Electrical stimulation is a powerful tool in medical surgery and rehabilitation. It can provide doctors with the ability to block a patient’s pain or help a disabled person the ability to walk again. Recently, David Mzee participated in a study at the École Polytechnique Fédérale de Lausanne (EPFL), a research institute and university in Lausanne, Switzerland, to help regain control of his paralyzed left leg. He was outfitted with an epidural electrical stimulation (EES) to help walk. The EES is a device implanted in the patient’s spinal cord; in Mzee’s case, it sent electrical signals to help him extend his knee, flex his hip, and even move his toes.
The problem with EES devices is that they are large pieces of external plastic and difficult to implant. Researchers at Northwestern University and Washington University School of Medicine in St. Louis have developed the first example of a bioresorbable electronic medicine. They have developed a prototype device that is an implantable and biodegradable wireless device that speeds nerve regeneration and improves the healing of a damaged nerve.
Traditional electric stimulation devices like the once used to help David Mzee walk are installed outside of the body. These devices can help stimulate spinal cord movement or block pain. The new device from Northwestern is a biodegradable which will help eliminate external hardware.
The small bioelectric device delivers a regular pulse of electricity to damaged peripheral nerves after a surgical operation. Materials scientists and engineers at Northwestern, along with neurosurgeons from Washington University, tested the device on rats to study its potential benefits.
The electrical pulses helped to accelerate the regrowth of nerves in the rats’ legs and enhanced the ultimate recovery of muscle strength and control. The device itself is the size of a dime and as thick as of sheet of paper. The device can operate within the body for two weeks before being naturally absorbed into the body. The thin flexible device wraps around an injured nerve and delivers electrical pulses at selected time points until it starts degrading in the body. The device is powered and controlled wirelessly by a transmitter outside the body, much like wireless charging a smartphone.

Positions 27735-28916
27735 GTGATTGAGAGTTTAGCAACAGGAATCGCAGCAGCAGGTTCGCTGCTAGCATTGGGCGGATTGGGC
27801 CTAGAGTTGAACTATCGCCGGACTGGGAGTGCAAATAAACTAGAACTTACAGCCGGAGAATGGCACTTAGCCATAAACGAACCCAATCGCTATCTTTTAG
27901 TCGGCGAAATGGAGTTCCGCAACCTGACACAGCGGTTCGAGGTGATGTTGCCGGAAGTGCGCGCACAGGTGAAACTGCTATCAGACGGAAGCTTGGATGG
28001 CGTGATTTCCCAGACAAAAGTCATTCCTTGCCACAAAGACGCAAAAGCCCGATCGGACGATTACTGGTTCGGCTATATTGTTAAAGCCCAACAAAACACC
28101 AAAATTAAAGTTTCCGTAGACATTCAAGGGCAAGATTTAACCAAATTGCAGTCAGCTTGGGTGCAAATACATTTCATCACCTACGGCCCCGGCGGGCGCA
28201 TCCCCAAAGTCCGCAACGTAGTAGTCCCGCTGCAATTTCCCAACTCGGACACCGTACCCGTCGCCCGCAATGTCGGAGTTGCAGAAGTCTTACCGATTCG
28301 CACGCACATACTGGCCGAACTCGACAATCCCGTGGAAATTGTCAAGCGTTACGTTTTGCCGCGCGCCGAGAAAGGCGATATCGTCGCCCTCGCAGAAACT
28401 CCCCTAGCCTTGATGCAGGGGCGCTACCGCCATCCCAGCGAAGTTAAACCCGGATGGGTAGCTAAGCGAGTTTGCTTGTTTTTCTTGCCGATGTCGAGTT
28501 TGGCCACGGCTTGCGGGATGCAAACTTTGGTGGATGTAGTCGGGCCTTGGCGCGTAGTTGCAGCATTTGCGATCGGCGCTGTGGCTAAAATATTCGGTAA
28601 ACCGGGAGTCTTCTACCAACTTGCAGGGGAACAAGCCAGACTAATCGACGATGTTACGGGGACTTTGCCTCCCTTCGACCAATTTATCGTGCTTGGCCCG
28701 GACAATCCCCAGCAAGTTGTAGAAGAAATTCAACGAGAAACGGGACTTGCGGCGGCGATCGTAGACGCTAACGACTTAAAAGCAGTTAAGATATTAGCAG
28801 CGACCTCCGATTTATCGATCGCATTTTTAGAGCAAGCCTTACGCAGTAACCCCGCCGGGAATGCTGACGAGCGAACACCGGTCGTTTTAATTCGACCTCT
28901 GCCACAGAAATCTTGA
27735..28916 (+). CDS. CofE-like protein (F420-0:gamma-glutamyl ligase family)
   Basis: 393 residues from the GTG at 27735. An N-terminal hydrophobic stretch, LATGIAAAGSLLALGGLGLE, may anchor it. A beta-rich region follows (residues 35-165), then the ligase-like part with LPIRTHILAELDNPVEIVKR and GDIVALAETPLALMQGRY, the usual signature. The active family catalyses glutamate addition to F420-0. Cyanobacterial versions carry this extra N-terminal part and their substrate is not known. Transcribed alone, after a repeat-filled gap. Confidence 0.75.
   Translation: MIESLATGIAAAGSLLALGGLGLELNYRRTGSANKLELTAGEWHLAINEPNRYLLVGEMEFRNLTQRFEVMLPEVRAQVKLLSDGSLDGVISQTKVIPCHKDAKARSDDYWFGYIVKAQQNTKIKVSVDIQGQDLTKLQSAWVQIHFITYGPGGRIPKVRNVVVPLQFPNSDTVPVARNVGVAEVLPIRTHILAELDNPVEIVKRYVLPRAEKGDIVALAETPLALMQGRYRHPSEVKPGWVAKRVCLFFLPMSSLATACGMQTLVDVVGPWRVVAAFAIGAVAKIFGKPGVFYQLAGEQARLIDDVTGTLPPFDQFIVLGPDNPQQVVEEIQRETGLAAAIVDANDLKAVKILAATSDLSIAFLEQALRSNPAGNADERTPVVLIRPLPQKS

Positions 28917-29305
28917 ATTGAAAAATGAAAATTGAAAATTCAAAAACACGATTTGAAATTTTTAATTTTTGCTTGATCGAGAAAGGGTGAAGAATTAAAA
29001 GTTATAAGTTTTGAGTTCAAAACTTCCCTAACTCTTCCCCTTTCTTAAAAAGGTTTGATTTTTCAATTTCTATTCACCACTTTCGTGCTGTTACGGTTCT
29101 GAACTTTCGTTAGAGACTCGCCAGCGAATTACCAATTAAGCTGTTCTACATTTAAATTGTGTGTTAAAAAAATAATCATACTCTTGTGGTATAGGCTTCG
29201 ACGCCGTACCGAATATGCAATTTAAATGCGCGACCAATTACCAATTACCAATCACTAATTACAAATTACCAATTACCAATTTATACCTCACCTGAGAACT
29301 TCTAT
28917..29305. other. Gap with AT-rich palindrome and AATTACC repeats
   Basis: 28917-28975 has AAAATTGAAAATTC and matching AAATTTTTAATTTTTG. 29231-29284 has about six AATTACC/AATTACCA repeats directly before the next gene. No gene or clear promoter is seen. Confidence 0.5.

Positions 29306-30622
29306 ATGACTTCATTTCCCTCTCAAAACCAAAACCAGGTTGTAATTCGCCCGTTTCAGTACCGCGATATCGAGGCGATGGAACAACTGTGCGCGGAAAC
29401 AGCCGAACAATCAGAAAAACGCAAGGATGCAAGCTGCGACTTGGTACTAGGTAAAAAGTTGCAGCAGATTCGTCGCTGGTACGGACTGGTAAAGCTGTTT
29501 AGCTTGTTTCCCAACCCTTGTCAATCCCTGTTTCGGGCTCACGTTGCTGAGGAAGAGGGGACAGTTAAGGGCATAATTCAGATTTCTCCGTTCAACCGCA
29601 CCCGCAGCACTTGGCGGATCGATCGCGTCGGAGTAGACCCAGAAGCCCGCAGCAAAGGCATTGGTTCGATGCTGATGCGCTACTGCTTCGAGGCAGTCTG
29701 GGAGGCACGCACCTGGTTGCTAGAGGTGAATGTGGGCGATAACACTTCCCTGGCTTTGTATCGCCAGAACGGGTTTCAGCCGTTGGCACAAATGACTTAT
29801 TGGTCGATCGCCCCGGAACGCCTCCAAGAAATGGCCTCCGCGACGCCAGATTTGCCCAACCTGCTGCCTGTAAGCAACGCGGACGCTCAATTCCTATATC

Within the study, the researchers studied how rats reacted to the device. The device provided one hour per day of electrical stimulation for three to six days. Over the next 10 weeks, they found that electrical stimulation helped muscle mass recovery and muscle strength when compared to a controlled rate receiving no electrical stimulation. The rat with the device had no adverse reaction to the device, nor when reabsorption was complete.
The researchers believe that this technology can one day replace or complement pharmaceutical treatment. “These engineered systems provide active, therapeutic function in a programmable, dosed format and then naturally disappear into the body, without a trace,” said Northwestern’s John A. Rogers, a pioneer in biointegrated technologies and a co-senior author of the study. “This approach to therapy allows one to think about options that go beyond drugs and chemistry.”
The device can be attached to damaged nerves and help stimulate muscle recovery and growth.
The device has been eight years in the making. Rogers and his lab have developed various electronic materials, design layouts, and manufacturing techniques to have a broad range of options for different potential treatments. The potential of biodegradable electrical devices is endless, with accelerated wound healing being one of many options. The study shows that the device can work as a temporary pacemaker or as an interface to the spinal cord and other stimulation sites in the body.